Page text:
So then one day I had an eleventh-hour idea. I wrote a memo to the story crew. I said, "What if the main character was one of the lowly slave ants assigned to finding warrior bugs that made an honest mistake." Suddenly there was tension, real consequences. This was his family he put in jeopardy, something he was organically handcuffed to. He couldn't just walk away from the problem like Red could. This character would have to face his mistakes.

The other thing that can -- I picked this movie to talk about -- that can affect your writing, particularly your rewriting when you're already starting to cast... is casting. It's not about the marquee value. It's about voice quality and acting, for us. I know we can get famous actors on our films but that's not why we picked them.

Everybody knows the term, "The camera loves them." Well, we like to use the term, "The microphone loves them." There are some voices out there that just makes you want to animate to them. And it's not necessarily an A-level actor. Sometimes it's not even an actor; it's somebody in our own building. And that's what you're looking for is that voice that has that kind of appeal, just like that face that you have to shoot.

[28:24]

So we do what I guess you could kinda call private casting calls. We'll take an audio clip from an existing movie and then we'll take maybe a character model that we're developing and we'll animate to it. And we'll put it to that audio to see how it feels. Sort of do a little casting call. And I want to give you an example of how you go through a lot of different personalities and it would definitely dictate how you would go with their dialogue.

So, one of the people we were considering was Al Pacino...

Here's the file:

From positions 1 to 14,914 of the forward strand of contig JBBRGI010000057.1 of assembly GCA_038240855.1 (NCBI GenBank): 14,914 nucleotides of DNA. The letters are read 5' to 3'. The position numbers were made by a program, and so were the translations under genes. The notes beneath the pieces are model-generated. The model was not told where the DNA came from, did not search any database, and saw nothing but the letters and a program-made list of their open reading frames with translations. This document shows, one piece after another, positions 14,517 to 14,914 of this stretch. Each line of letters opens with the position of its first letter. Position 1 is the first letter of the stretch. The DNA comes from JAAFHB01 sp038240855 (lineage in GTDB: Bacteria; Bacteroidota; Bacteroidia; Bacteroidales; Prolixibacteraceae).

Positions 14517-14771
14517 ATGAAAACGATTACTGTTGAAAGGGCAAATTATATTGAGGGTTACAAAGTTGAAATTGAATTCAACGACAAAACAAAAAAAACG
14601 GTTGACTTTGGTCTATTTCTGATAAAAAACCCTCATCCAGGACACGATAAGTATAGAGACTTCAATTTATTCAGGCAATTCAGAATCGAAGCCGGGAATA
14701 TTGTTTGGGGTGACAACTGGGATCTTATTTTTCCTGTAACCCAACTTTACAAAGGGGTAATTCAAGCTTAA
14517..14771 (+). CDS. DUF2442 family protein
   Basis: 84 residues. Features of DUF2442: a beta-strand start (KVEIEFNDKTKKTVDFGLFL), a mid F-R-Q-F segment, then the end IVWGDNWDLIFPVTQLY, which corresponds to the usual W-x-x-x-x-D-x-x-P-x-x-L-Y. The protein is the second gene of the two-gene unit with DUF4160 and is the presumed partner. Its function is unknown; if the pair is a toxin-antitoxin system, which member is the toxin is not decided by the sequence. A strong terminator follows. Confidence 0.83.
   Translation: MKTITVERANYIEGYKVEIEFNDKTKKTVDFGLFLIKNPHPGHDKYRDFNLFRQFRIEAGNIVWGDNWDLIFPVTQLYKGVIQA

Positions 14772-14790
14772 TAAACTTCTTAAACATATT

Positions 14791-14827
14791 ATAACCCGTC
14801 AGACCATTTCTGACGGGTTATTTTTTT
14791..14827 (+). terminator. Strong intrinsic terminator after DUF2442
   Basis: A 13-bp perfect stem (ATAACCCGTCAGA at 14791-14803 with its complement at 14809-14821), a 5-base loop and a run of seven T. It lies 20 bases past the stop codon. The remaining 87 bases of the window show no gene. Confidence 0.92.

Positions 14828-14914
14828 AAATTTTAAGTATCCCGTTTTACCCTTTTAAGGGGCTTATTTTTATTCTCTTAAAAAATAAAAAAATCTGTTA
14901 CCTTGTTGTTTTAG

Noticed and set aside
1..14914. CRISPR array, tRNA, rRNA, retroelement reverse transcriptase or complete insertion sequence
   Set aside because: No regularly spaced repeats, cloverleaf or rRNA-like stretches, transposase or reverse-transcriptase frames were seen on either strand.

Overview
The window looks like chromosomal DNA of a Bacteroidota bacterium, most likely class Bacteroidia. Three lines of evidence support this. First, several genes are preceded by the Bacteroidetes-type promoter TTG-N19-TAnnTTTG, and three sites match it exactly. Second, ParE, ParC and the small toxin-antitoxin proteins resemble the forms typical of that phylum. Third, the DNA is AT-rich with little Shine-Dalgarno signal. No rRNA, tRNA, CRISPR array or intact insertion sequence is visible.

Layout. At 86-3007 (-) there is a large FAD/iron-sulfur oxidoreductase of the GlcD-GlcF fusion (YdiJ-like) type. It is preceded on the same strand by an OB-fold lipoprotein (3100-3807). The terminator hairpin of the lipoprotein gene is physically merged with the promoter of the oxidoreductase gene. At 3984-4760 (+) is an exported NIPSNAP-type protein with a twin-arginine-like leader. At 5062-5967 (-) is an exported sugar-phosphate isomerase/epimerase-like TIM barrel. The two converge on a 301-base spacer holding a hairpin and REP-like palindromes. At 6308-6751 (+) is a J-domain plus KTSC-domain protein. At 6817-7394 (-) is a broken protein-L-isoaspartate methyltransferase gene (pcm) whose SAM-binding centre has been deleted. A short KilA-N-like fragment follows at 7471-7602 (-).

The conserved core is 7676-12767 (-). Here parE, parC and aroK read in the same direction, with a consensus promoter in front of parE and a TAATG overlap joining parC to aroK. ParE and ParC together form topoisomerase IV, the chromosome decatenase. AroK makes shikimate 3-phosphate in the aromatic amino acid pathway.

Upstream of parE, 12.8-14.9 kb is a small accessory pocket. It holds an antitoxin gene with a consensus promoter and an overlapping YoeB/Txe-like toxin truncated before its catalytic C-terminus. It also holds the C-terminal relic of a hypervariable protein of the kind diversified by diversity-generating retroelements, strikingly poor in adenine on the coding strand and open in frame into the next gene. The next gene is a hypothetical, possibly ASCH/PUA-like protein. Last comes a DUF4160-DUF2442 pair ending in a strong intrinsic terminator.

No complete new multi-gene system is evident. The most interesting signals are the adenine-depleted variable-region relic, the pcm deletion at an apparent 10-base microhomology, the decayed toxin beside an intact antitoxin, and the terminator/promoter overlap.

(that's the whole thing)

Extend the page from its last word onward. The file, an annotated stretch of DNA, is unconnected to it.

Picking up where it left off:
[clip animated to Pacino from the movie Glengarry Glen Ross]
PACINO
You, Williamson. I'm talking to you, shithead. You just cost me six... thousand... dollars. Where did you learn your trade, you idiot? What you're hired for is to help us, not to fuck us up!
[end clip; audience laughter and applause]

The other person we were considering was Alec Baldwin...

[clip animated to Baldwin from the movie Heaven's Prisoners]
BALDWIN
My wife had to be buried in a closed casket. I want you to think about that for a minute. Now, I'm gonna find those two men, and when I do, I'm gonna squeeze them extra hard, and if your name comes outta either one of their mouths, I'll be back here to feed your sorry fuckin' ass to the shrimp.
[end clip; audience laughter and applause]

Then we tried Kevin Spacey, and that really clicked with us, because it wasn't just being mean and intimidating. It was a unique slant on it. It was -- he's a master of condescension. And that suddenly gave us an angle that made it special, that made it different from the other villains. And this is a clip from the actual movie. I don't think we ever did a voice [garbled]...

[clip from A Bug's Life]
HOPPER
So, where is it...? Where's my FOOD!

DOT
Isn't it up there?

HOPPER
What?

DOT
The food was in a leaf sitting on the--

HOPPER
Excuse me?

DOT
Are you sure it's not out there?

HOPPER
Are you saying I'm stupid? Do I look... stupid... to you? Let's just think about the logic, shall we? Let's just think about it for a second. If it was up there, would I be coming down here, to your level, looking for it?
[end clip]

So it actually affects the rewriting. For as much as we all had Hopper lines, we rewrote them all to match that kind of condescending tone.

One little bit of trivia. A lot of people don't know that the original person we tried to get for Buzz Lightyear was Billy Crystal...